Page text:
Representatives of Phú Quốc Island District, Việt Nam; Patong Municipality, Thailand and Donsol, Philippines, signing a Declaration of Intent into WWF’s Plastic Smart Cities programme on behalf of their cities at the Responsible Business Forum Singapore 2019. — Photo courtesy WWF
SINGAPORE — The World Wildlife Fund (WWF) is calling on cities in Southeast Asia to join Patong (Thailand), Donsol (Philippines) and Phú Quốc Islands (Việt Nam) in making a commitment to eliminate plastic pollution, by developing an action plan and trial innovative solutions.
Plastic Smart Cities is a WWF initiative bringing together cities and tourism destinations to commit to fight plastic pollution. In just the last 12 months, WWF has fundraised US$40 million to work on circular economy projects in cities in Thailand, Việt Nam, Indonesia and the Philippines.
An estimated 60 per cent of plastic marine debris derives from urban centres is often carried to the ocean by rivers. While cities will rapidly increase their populace to account for two-thirds of the global population by 2050, they must urgently adopt smart solutions that reduce the collective impact of their prospering communities. This means preventing, minimising and managing plastic. Many good examples and initiatives are already underway; WWF seeks to accelerate these existing efforts by empowering cities around the world to become Plastic Smart.
At the Responsible Business Forum Singapore 2019, which was held on November 19, chairman of the People’s Committee of Phú Quốc Island District, Mai Văn Huỳnh; advisor to mayor of Patong Municipality, Thailand, Kumnung Sing-Eaim; and Mayor of Donsol, Philippines, Josephine Alcantara have signed the Declaration of Intent into WWF’s Plastic Smart Cities programme on behalf of their cities.
Through Plastic Smart Cities, WWF is building cities’ capacity to eliminate plastic pollution by 2030. An online knowledge platform with best practices will be launched at the World Urban Forum in February 2020.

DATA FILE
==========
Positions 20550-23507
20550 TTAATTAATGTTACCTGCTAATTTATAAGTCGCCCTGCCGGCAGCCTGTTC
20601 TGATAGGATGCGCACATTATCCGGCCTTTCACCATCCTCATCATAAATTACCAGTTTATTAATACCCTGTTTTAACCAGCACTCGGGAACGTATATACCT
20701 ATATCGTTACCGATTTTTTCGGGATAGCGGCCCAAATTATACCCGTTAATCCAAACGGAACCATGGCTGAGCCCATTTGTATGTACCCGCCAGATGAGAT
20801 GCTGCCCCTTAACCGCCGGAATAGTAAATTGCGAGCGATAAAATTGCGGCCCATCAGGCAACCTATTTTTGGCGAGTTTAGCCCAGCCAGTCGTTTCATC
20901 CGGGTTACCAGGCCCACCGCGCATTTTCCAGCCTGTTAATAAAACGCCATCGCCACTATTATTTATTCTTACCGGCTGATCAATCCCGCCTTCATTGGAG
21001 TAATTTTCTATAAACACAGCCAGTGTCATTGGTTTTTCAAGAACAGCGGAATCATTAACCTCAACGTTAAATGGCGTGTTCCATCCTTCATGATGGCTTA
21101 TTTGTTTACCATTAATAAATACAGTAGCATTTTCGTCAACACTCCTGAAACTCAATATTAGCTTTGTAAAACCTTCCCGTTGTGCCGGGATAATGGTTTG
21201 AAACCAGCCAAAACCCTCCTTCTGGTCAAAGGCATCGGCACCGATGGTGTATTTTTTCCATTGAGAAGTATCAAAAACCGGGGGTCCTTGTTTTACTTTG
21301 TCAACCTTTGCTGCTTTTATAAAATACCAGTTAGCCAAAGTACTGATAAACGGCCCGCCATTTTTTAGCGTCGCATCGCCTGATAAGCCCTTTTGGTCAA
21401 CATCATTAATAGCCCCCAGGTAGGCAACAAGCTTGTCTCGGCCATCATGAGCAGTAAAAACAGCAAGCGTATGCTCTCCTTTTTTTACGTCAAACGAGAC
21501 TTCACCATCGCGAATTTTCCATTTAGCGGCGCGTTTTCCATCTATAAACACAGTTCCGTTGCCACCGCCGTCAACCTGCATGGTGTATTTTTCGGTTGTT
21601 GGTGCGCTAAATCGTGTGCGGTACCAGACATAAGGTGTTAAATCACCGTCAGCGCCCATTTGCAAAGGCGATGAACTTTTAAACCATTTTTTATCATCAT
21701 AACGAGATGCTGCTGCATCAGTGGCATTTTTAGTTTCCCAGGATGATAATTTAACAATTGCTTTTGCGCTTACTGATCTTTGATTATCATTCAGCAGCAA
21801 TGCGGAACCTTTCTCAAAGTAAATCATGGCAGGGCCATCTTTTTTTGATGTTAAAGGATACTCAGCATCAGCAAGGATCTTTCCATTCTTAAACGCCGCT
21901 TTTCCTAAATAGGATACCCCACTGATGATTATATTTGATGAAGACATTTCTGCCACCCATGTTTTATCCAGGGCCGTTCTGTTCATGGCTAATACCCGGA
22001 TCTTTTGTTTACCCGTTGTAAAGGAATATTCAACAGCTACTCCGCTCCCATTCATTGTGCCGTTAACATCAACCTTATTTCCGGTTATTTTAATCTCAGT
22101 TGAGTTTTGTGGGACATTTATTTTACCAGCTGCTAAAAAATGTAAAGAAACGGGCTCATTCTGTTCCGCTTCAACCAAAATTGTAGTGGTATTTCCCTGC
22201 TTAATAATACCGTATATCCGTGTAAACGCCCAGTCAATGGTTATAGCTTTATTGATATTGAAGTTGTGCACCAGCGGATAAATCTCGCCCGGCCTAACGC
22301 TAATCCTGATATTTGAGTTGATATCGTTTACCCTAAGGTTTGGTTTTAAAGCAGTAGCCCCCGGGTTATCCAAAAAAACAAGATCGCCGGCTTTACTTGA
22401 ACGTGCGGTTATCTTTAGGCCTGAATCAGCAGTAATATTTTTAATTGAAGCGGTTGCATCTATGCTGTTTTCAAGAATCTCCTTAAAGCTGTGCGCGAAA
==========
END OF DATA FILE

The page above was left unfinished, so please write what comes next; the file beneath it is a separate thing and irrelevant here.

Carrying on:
A green and clean ocean scene of a coastal area of Việt Nam. —VNS Photo Công Thành
In the meantime, WWF is calling on Asian cities to sign-up and to start sharing best practices through www.plasticsmartcities.org. Today is the beginning of a long-term campaign to reduce plastic globally through sharing innovative, tried and tested solutions for those on the front line in the fight against plastic pollution. Mayors also call on governments to introduce a global, legally-binding agreements to stop plastics polluting our oceans.
Vincent Kneefel, Global Cities Lead, WWF said: “With eight million metric tons of plastic entering our oceans each year, mismanaged plastic waste is profoundly threatening people and the environment, especially rivers and oceans,” Vincent said.
“We are proud to launch Plastic Smart Cities today and are confident that through this initiative we can create a global movement of cities taking action to tackle plastic pollution and stop leakage into nature. Plastic Smart Cities will strengthen action when it comes to preventing, measuring, and managing plastic waste at a local level. Our goal is to promote best practices around the world and to make sure that smart measures on plastic reduction and waste management are widely shared. With strong commitments from cities, governments and industry, we can end additional plastics in nature and ensure the safety of our communities and the environment.”
According to key statistics on plastic pollution given by WWF, eight million tonnes of plastic pollution ends up in the ocean every year.
Overall carbon emissions from the plastic life cycle are expected to increase by 50 per cent, while the carbon increase from plastic incineration is set to triple by 2030, due to wrong waste management choices.
An additional 104 million metric tonnes of plastic is at risk of leakage into our ecosystems by 2030 without a drastic change in approach.
Since 2000, the world has produced as much plastic as all the preceding years combined, a third of which is leaked into nature.
More than 270 wildlife species have been documented as having been harmed by entanglement, while more than 240 species have been found to have ingested plastics, according to WWF. — VNS